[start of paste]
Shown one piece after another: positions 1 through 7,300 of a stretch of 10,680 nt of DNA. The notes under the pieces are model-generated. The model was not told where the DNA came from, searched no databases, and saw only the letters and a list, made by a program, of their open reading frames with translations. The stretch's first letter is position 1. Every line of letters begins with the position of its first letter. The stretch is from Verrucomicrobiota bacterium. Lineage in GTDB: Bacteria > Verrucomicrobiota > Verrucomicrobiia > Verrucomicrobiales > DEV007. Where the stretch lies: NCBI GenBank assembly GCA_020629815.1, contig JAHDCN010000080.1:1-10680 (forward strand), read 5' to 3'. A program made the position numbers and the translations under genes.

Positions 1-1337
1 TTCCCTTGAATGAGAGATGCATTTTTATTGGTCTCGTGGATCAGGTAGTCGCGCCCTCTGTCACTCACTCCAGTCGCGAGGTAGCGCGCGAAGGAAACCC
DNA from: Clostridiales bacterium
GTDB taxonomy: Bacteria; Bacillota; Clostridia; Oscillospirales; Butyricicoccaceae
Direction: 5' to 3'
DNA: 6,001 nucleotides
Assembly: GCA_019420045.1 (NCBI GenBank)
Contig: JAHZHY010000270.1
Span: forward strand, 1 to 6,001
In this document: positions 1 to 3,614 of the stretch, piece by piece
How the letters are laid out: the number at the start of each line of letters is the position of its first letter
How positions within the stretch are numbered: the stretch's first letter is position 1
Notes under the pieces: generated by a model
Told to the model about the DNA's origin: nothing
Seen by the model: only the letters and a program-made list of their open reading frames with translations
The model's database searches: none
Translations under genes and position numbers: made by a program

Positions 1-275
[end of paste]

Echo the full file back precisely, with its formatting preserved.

Shown one piece after another: positions 1 through 7,300 of a stretch of 10,680 nt of DNA. The notes under the pieces are model-generated. The model was not told where the DNA came from, searched no databases, and saw only the letters and a list, made by a program, of their open reading frames with translations. The stretch's first letter is position 1. Every line of letters begins with the position of its first letter. The stretch is from Verrucomicrobiota bacterium. Lineage in GTDB: Bacteria > Verrucomicrobiota > Verrucomicrobiia > Verrucomicrobiales > DEV007. Where the stretch lies: NCBI GenBank assembly GCA_020629815.1, contig JAHDCN010000080.1:1-10680 (forward strand), read 5' to 3'. A program made the position numbers and the translations under genes.

Positions 1-1337
1 TTCCCTTGAATGAGAGATGCATTTTTATTGGTCTCGTGGATCAGGTAGTCGCGCCCTCTGTCACTCACTCCAGTCGCGAGGTAGCGCGCGAAGGAAACCC
DNA from: Clostridiales bacterium
GTDB taxonomy: Bacteria; Bacillota; Clostridia; Oscillospirales; Butyricicoccaceae
Direction: 5' to 3'
DNA: 6,001 nucleotides
Assembly: GCA_019420045.1 (NCBI GenBank)
Contig: JAHZHY010000270.1
Span: forward strand, 1 to 6,001
In this document: positions 1 to 3,614 of the stretch, piece by piece
How the letters are laid out: the number at the start of each line of letters is the position of its first letter
How positions within the stretch are numbered: the stretch's first letter is position 1
Notes under the pieces: generated by a model
Told to the model about the DNA's origin: nothing
Seen by the model: only the letters and a program-made list of their open reading frames with translations
The model's database searches: none
Translations under genes and position numbers: made by a program

Positions 1-275